For Asia, Trump’s post-American order promises more of the same – only different
Weeks into office, US President Donald Trump continues to rattle both friends and allies with a dizzying mixture of defiance and reassurance.
Every day, the world struggles to decipher the difference between Trump’s fiery rhetoric and unorthodox style of governance, on one hand, and actual policy predisposition, on the other.
In a surprising move on Friday, the new American president spoke by phone with his Chinese counterpart, Xi Jinping, reiterating Washington’s adherence to the one-China policy as well as his hopes for a cooperative relationship between the two great powers.
Yet, the Trump administration has also shown a remarkable level of fidelity to its provocative campaign promises. Its decision to impose a de facto “Muslim ban” on seven Middle Eastern and African nations underlined a worrying continuity between Trump’s most controversial campaign pledges and his actual policy in office.
The decision to immediately cancel the Trans-Pacific Partnership trade deal, the centrepiece of Washington’s bid to reassert its economic relevance in Asia, is another reminder that Trump may in fact mean what he says. Gradually, a growing number of sceptics have come to take the new administration more literally and seriously.
Time and again, Trump has gone so far as threatening to revisit and renegotiate treaty obligations with Asian allies, while dangling the option of slapping heavy tariffs on Asian exports, whether from Japan or China and South Korea.
More recently, he labelled both Japan and China as currency manipulators, raising the prospect of punitive sanctions and trade wars among the world’s largest economies.
For the first time since the end of the second world war, many have ceased to take American leadership in Asia for granted. This is especially true among key allies, such as Japan and Australia, which have closely tracked the new US president’s pronouncements with acute anticipation.
They desperately seek more clarity, consistency and comprehensiveness in American engagement with the region.
Yet, so far, they seem more perplexed than prepared. Both allies and rivals are bracing themselves for a more unilateralist America, which is more interested in reasserting its military hegemony than deepening its diplomatic and economic footprint in Asia.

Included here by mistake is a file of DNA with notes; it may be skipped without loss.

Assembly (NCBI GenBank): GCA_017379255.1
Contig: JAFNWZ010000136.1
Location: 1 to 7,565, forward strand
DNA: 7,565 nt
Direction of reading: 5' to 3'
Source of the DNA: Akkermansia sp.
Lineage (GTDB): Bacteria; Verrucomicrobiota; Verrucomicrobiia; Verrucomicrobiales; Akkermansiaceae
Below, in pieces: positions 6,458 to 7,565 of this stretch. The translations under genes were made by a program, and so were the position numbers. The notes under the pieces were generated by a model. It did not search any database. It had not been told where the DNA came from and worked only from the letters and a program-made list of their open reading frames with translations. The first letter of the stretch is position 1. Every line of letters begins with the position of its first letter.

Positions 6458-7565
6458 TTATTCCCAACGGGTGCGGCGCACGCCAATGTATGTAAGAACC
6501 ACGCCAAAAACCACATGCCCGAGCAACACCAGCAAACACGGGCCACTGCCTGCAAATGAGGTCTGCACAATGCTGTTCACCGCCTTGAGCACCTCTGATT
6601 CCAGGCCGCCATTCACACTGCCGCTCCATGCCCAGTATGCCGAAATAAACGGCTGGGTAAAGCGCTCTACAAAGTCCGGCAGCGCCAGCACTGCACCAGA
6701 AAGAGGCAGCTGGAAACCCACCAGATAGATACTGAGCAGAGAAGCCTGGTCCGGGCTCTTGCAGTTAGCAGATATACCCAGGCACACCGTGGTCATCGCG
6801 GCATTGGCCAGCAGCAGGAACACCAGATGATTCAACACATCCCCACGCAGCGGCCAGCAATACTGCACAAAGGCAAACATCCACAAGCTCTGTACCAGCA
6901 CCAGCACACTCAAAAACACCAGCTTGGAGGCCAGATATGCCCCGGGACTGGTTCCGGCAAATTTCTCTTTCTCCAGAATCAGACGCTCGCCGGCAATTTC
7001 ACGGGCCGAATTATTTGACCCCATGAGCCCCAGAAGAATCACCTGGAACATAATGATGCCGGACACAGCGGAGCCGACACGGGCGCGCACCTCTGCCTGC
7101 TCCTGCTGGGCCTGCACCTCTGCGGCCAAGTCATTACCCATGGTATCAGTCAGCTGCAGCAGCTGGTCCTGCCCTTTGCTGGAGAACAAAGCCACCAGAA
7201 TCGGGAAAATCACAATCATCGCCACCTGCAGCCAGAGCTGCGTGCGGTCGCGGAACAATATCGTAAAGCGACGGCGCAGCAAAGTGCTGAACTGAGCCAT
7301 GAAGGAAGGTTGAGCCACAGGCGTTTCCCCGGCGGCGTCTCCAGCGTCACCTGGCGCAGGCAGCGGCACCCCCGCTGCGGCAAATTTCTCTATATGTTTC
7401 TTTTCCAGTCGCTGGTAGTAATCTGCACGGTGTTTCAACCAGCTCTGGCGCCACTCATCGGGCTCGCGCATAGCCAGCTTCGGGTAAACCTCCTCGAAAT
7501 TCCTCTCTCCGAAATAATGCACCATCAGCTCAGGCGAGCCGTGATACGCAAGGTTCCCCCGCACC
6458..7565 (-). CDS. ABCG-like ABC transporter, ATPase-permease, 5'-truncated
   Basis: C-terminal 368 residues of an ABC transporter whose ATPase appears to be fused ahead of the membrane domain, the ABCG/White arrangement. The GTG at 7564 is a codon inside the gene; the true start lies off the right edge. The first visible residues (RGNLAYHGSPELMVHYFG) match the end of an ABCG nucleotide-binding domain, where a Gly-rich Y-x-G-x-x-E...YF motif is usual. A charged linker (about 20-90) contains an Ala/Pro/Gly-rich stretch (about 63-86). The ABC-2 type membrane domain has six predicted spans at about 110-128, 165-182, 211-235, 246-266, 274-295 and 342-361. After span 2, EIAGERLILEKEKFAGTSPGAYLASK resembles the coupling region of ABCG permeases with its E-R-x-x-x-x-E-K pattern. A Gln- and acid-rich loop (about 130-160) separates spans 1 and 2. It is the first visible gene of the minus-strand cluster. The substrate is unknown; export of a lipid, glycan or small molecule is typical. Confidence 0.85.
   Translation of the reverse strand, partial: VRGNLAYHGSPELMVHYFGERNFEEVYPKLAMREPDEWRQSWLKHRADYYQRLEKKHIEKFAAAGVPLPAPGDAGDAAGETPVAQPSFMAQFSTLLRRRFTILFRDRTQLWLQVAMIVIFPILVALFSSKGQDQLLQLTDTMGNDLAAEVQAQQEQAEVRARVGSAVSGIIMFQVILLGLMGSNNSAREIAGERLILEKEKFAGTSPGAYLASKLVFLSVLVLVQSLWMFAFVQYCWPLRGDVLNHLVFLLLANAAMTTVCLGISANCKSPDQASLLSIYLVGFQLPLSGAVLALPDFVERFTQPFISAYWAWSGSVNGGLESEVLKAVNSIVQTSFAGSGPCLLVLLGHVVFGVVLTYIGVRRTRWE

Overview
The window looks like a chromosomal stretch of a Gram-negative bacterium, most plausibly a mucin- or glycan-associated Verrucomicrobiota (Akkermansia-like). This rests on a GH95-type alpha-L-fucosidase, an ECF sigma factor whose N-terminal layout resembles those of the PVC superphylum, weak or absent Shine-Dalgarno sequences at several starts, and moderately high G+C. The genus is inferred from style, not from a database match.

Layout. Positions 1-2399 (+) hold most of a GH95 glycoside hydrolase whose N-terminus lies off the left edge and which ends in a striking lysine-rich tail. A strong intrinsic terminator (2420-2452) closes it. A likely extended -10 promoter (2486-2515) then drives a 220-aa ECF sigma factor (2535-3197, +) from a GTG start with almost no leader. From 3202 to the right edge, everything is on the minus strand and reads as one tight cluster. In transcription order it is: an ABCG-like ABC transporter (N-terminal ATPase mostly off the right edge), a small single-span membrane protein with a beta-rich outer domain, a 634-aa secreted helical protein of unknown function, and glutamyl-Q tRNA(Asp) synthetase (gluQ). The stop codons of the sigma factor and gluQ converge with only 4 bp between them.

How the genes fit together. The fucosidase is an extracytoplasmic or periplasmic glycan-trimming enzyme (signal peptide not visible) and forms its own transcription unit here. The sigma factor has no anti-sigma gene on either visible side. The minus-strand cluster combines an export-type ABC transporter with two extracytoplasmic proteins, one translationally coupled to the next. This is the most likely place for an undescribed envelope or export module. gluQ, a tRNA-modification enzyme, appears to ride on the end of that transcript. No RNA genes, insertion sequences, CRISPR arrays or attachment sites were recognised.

To calm regional geopolitical jitters, US Defence Secretary James Mattis visited South Korea and Japan to reiterate American commitment to underwriting the regional security architecture.
The visit was an exercise in strategic reassurance, a timely and crucial bid to prevent panic among allies and unintended conflict with rivals.
Mattis, widely respected as a scholar-warrior, wasted no time in underlining greater policy continuity, rather than change, under the Trump administration. He reiterated America’s mutual defence obligations to its northeast Asian allies. In Seoul, he reassured his hosts that any North Korean nuclear provocation would be met by an “effective and overwhelming” American military response.
To counter missile threats from the North, the Trump administration, according to Mattis, would move ahead with deploying the Terminal High Altitude Area Defence missile shield system in South Korea.
Upon arriving in Japan, the US defence secretary told Prime Minister Shinzo Abe that the Trump administration stood “shoulder to shoulder” with Tokyo.
Mattis repeated that America’s military commitment to Japan remained “ironclad”, specifically in light of rising Sino-Japanese tensions over the Senkaku/Diaoyu Islands in the South China Sea. To add a personal touch, Mattis did not fail to remind everyone of his years in service as an American soldier stationed in the Japanese island of Okinawa. Up to this date, the US maintains about 50,000 troops in the northeast Asian country.
In an attempt to reassure Beijing, Mattis argued against any dramatic military build-up or moves in Asia, particularly against China in the South China Sea. This stood in contradiction to more hawkish statements by his colleagues in the Trump administration.
Earlier, US Secretary of State Rex Tillerson, during his confirmation hearings in the Senate, threated to block Chinese access to the disputed Spratly Islands.
Last year, Trump’s chief strategist and adviser, Steve Bannon, warned his fellow Americans: “We’re going to war [with China] in the South China Sea in five to 10 years. ”
Mattis’ more nuanced and sober approach to Asian politics is precisely the reason why his inclusion in the Trump administration’s cabinet has been a great source of reassurance to both allies and rivals. Yet, the presumption that he will have significant, if not decisive, influence in shaping Trump’s defence strategy in Asia could turn out to be no more than a useful fiction.
Among America’s allies, there is lingering concern about the intentions and competence of Trump’s core foreign policy team in the White House.
The elevation of hawkish ideologues such as Bannon to the National Security Council, at the expense of experienced defence and intelligence officials, has gone hand in hand with reports that Mattis and other seasoned secretaries have been completely sidelined during key policy decisions.
By and large, the Trump administration will likely have a “status quo plus” defence posturing in the region, ramping up its naval presence – and countermeasures against China – in the South and East China seas.
While some allies welcome a tougher American approach to China, this likely stance runs the risk of dangerous escalation between the two major powers.
In terms of diplomatic and economic engagement, however, America will likely adopt a “status quo minus” approach, paving the way for China to lead regional economic integration.
Welcome to the post-American world.
Richard Heydarian is a Manila-based academic and author of Asia’s New Battlefield: The USA, China, and the Struggle for the Western Pacific